> If you think public debt benefits rich bondholders,
> you might like to answer the question of why the
> Administration is going ass-over-teakettle to
> eliminate public debt, with the tacit approval
> of a lot of Republicans. . . .
There's some of the answer, at least for the repugs, which is the easier
part. Rich people don't need government bonds, except to balance
"Except" is a big word here. But if we take your point, then the bit about bonds as a device for redistribution holds less water.
Most don't hold many anyway (as a percent of their holdings). They would invest in alternative assets with more risk, higher returns, and, in the republican view, such investments are inherently more productive (adding to private capital).
On the factual issue, I wouldn't know, though mucho govt bonds are held by upper income persons. I would dispute the potential implication that Repubs care about the social productivity of their assets, rather than their individual financial return (i.e., 'fictitious value'). If we're talking policy viewpoint, then sure private capital is exalted over govt bonds by conservatives and most others.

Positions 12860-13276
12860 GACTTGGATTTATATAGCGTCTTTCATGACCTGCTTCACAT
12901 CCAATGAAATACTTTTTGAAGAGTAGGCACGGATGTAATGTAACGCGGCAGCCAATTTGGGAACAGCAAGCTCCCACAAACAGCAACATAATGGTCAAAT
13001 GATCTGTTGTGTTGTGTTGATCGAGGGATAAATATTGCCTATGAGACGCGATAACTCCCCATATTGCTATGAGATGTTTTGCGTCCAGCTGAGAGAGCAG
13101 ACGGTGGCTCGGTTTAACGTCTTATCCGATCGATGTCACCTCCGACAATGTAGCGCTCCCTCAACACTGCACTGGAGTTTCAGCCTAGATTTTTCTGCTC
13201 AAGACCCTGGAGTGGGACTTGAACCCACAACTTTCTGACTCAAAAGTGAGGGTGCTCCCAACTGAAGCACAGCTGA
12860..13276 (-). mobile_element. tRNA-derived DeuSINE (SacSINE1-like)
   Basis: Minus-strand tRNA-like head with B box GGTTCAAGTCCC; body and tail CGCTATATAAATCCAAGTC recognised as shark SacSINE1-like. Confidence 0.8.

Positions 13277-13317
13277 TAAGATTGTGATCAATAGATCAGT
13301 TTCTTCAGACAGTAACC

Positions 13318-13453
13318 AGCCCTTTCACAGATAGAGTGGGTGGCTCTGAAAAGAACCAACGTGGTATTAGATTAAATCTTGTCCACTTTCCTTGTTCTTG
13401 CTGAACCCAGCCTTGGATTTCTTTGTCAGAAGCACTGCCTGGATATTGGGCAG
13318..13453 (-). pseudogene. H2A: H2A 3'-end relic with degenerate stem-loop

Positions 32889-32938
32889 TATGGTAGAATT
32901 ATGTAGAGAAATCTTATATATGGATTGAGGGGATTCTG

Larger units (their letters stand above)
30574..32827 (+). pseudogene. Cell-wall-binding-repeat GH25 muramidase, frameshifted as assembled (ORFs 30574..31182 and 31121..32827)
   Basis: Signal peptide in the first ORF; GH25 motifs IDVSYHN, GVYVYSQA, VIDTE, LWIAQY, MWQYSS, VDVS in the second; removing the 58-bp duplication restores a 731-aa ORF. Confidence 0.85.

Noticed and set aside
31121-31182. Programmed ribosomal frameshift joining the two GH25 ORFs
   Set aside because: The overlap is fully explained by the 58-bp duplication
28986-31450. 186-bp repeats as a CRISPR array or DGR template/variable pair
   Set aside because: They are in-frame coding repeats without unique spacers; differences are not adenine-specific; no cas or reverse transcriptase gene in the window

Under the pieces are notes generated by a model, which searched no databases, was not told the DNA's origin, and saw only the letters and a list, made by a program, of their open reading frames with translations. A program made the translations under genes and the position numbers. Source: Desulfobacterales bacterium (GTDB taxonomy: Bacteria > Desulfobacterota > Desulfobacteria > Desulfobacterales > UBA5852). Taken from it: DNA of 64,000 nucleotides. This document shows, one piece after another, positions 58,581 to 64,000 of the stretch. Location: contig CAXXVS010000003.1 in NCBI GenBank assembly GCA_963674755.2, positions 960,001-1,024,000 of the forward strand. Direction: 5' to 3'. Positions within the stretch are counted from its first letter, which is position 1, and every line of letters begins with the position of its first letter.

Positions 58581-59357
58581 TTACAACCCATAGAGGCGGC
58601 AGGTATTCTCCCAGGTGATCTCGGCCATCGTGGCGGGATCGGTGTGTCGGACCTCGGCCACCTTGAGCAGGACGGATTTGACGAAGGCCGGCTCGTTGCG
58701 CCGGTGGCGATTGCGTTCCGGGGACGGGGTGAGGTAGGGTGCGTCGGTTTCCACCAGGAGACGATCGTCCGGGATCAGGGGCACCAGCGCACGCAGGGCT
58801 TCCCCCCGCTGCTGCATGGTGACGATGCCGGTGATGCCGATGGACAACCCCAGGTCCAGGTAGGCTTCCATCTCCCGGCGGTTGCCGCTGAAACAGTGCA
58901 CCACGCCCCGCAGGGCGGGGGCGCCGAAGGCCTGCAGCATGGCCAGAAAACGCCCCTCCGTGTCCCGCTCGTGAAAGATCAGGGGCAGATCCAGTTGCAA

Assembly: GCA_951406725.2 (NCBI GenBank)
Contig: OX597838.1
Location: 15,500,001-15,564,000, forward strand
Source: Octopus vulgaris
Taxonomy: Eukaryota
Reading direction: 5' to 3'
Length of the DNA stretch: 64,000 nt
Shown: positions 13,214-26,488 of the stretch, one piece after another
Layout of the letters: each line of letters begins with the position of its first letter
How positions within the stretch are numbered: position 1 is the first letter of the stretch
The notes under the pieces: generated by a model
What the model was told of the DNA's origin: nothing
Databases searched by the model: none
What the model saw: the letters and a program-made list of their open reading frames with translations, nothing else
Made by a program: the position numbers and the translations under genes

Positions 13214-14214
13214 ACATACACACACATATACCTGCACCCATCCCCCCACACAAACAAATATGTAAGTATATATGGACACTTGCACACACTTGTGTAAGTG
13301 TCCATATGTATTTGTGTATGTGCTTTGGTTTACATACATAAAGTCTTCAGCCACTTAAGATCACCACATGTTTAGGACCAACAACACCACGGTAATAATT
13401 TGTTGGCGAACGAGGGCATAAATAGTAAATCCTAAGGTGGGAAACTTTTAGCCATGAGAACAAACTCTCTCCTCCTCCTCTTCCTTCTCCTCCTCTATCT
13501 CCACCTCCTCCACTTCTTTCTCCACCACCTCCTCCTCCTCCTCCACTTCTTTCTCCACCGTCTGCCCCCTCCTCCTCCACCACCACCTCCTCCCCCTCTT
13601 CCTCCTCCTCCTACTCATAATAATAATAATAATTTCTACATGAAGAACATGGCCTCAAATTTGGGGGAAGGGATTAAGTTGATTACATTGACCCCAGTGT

Repugs get a smaller govt too. The more eliminating the debt is seen as a completely good thing and accomplished, the harder it will become to later expand spending.
It's harder to spend when you dedicate your receipts to debt reduction, but at the point where your debt service savings are large enough, you have more capacity to spend, in the vulgar static view. Remember my point about the logic of the long term projections, which have the Gov owning trillions in private sector financial assets.
The deficit and now the debt are a major obstacle in the way of tax cuts, for mystical ideological reasons. Many conservatives are quite unhappy about this.
I agree that debt liquidation is something Clinton would like to add to his freakin legacy.
>>> . . .
There is no end because the tax cuts and accompanying deficts were a
plan to shrink govt spending.
Some lunatic wrote a piece on this in 1991 entitled "Up From Deficit Reduction."